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Communication for Water Sector Reform

Anne-Katrin Arnold's picture

The water sector is very much a matter of supply and demand – and you better not forget about the demand side. Reform in any sector depends on public support. A new Learning Note on “Communication for Water Sector Reform: Obstacles and Opportunities,” published by the World Bank’s Operational Communications department, showcases the role of strategic communication in making water sector reform successful and sustainable.

The Learning Note is authored by Karla Chaman, Tracey Miller, and Paul Mitchell, all long-standing communication professionals in development. The paper is aimed at project leaders working on urban water supply reform. On 16 pages, the authors explain how strategic communication can help governments and stakeholders to improve delivery and sustainability of water supply services.

The authors argue that strategic communication can help support reform in a number of key areas (p. 3):

  • Identify and manage barriers to reform
  • Build local ownership of reform through engagement
  • Contribute to sustainability through promoting ownership
  • Change mindsets and persuade stakeholders of benefits
  • Incorporate stakeholder interests in the reform program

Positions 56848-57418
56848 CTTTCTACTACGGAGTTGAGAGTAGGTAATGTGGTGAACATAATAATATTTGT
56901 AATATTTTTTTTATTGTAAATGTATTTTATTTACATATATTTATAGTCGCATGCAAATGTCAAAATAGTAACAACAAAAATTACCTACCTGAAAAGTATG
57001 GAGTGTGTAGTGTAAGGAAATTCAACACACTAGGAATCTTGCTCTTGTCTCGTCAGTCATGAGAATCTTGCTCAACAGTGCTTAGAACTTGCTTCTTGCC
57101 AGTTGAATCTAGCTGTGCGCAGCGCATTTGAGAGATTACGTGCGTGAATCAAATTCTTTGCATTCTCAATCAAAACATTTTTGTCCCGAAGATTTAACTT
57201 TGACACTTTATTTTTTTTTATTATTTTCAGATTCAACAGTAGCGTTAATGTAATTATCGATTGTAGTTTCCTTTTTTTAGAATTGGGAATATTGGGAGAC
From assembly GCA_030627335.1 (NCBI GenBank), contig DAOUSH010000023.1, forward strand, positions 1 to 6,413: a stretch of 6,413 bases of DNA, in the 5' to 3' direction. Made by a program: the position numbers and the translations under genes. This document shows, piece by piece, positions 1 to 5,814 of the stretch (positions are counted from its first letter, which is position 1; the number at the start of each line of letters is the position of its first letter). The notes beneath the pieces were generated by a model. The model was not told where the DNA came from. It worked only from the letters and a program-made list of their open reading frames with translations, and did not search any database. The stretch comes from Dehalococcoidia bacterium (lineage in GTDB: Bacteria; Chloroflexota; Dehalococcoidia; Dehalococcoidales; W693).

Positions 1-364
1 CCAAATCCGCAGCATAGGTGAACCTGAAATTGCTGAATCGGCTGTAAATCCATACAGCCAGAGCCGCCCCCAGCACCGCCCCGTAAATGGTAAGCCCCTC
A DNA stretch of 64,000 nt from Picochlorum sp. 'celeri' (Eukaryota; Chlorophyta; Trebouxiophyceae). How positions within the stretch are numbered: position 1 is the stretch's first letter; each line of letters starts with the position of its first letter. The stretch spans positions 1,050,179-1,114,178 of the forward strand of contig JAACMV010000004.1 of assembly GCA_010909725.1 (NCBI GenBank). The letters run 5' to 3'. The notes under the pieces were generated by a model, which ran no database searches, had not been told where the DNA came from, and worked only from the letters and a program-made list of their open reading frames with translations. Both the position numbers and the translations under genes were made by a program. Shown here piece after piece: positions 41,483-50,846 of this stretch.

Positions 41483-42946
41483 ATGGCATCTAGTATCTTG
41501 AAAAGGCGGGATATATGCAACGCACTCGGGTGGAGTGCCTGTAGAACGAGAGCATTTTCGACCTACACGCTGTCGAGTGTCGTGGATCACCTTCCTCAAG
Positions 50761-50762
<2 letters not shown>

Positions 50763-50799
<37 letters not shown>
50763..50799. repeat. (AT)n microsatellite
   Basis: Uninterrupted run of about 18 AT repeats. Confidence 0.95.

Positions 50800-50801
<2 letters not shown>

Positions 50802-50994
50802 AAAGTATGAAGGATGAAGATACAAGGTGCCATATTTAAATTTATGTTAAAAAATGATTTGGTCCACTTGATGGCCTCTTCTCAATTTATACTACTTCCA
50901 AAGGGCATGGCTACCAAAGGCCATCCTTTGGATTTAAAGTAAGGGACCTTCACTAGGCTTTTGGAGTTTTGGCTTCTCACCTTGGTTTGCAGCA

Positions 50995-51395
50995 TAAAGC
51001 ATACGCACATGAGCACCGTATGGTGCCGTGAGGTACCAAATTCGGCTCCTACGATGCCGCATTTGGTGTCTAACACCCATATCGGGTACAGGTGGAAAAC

• Rally stakeholders around a credible, relevant, and compelling message
  • Enlist public support and reach decision makers
  • Manage expectations

 

Communication support to water sector reform should follow three principles: getting to know existing and potential customers; building awareness around the need for reform; and building support and systems for change. Strategic communication has specific roles within each principle, which can be summarized as follows:

 

Get to know customersBuild awarenessBuild support
Analysis of the political
environment of reform
Create awareness of the
need for change
Link strategic communication
with reform objectives
Stakeholder analysisCommunicate options
for reform
Access to information
Participatory
communication
Inform customers about
rights & responsibilities
Manage expectations and
communicate results

 

The authors’ advice on how to use communication to support water sector reform draws from more than a decade of experience with development communication, work with more than 25 governments, and surveys with World Bank task managers in the sector.

Photo: Flickr user sppong

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